Keep it simple
If your partner is mortified by the conversation and clearly struggling just to be in the room with you, it’s pointless trying to turn it into a long discussion. At least it’s out there and can no longer be ignored!
Give them an option. Say, “Are you happy to talk about it now? Or would you like to think about it and then we talk later?”.
Remember to listen
You’ve had time to prepare for this and have lots to say. But don’t be surprised if, once you’ve started talking, your partner does too.
Just because they haven’t brought it up themselves, doesn’t mean they haven’t been thinking about it as well.
Listen to what they have to say. Really listen. Repeat back to them what it is you’ve heard to make sure you’ve got it right.
Use ‘I’ not ‘you’
Say, “I think sex is important’, “I need sex to feel close to you’.
Don’t say, “You might be done with sex but I’m not, where does that leave me?”. It sounds accusatory and blaming.
Talk feelings first, then solutions
Don’t skip over the feelings to get to the fix it bit too quickly. This is an emotional moment. You’ll both be feeling vulnerable and it’s important you both feel heard.
AFTER THE TALK
Some partners are relieved and happy when they’re forced into discussing something they’ve been avoiding. The talk ends up going on for a long time, wine gets opened, you reminisce about the sex you used to have and come up with some great ideas of how to reintroduce it.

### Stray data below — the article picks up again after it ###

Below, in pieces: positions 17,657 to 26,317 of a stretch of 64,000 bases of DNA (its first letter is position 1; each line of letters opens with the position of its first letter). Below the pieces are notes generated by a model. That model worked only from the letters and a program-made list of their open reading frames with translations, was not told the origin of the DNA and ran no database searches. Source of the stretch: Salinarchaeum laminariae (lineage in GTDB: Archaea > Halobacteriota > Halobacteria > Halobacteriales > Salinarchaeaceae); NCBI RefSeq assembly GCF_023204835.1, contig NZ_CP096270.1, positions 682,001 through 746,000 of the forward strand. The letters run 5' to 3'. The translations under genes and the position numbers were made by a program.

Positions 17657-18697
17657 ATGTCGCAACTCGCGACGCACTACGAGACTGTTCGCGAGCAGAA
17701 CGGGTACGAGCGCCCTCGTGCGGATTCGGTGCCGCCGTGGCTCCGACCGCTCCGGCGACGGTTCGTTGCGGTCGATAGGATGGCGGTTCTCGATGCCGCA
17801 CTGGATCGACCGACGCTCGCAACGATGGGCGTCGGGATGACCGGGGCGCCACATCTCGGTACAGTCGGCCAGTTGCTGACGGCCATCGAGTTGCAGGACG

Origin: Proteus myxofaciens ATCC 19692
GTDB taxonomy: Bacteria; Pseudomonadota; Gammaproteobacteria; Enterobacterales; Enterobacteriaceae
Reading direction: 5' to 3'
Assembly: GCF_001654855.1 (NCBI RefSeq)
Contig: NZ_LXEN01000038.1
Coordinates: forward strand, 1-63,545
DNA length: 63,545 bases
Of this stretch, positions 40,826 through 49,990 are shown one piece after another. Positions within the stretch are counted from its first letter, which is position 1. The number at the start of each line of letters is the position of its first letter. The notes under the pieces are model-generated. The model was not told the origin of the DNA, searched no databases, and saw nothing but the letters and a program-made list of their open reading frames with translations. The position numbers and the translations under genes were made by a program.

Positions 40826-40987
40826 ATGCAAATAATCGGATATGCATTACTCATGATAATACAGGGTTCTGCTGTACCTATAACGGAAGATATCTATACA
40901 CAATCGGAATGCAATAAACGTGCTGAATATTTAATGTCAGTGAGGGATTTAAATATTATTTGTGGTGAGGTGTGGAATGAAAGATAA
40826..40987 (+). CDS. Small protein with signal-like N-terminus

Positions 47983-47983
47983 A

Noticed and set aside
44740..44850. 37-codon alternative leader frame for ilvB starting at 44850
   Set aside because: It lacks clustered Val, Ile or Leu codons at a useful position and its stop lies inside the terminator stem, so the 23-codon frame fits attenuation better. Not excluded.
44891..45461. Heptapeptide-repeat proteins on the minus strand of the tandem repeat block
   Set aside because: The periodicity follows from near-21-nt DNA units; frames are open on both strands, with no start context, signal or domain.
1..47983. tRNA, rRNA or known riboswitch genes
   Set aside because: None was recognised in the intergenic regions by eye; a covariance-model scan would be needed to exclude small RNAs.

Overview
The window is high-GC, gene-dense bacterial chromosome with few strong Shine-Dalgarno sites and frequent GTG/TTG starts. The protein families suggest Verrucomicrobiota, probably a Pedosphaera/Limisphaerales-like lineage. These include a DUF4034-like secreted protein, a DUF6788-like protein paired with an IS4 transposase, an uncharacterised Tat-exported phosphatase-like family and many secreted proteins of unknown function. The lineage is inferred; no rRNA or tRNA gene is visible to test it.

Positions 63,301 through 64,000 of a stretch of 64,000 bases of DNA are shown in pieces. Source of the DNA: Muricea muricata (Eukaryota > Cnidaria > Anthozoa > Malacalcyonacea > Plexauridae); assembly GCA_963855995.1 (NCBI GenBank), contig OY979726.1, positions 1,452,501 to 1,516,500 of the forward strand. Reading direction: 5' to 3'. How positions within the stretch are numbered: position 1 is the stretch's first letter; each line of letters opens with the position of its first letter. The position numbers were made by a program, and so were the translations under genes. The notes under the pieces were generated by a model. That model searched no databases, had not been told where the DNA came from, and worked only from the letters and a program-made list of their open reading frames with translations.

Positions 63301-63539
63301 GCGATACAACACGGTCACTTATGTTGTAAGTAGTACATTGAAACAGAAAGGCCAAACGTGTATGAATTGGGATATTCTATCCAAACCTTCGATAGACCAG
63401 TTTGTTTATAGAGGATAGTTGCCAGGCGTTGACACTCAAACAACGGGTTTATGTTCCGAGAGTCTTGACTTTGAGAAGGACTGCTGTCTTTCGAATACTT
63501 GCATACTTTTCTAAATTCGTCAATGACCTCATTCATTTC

Other times, it clears the air but also becomes crystal clear that your partner has no interest at all in having sex again on a regular basis or at all. If that’s the case, you both need time to think about the next steps before talking through possible options.
If you decide you’re fine with that, make it clear you’re willing to skip sex but not affection and cuddles. They may be scared to touch you in case you’ll think they want more: tackle it now, so it doesn’t become an issue.
Some partners simply refuse to talk at all. They’ll walk out of the room whenever you bring it up and close down completely. Or the talk feels so hopeless or so one-sided in effort, it nails the coffin shut on what you now realise was an already dead relationship.
Therapy could be useful if this is what’s happened. If your partner won’t go with you, it’s still worth going yourself. Or it might be time to walk away.
Therapy is also useful, even if you’re both quite optimistic you can solve it together. It’s not easy resuming sex after a long time without it. If you do feel like you’re struggling, a few good sessions with a great sex therapist will be money well spent.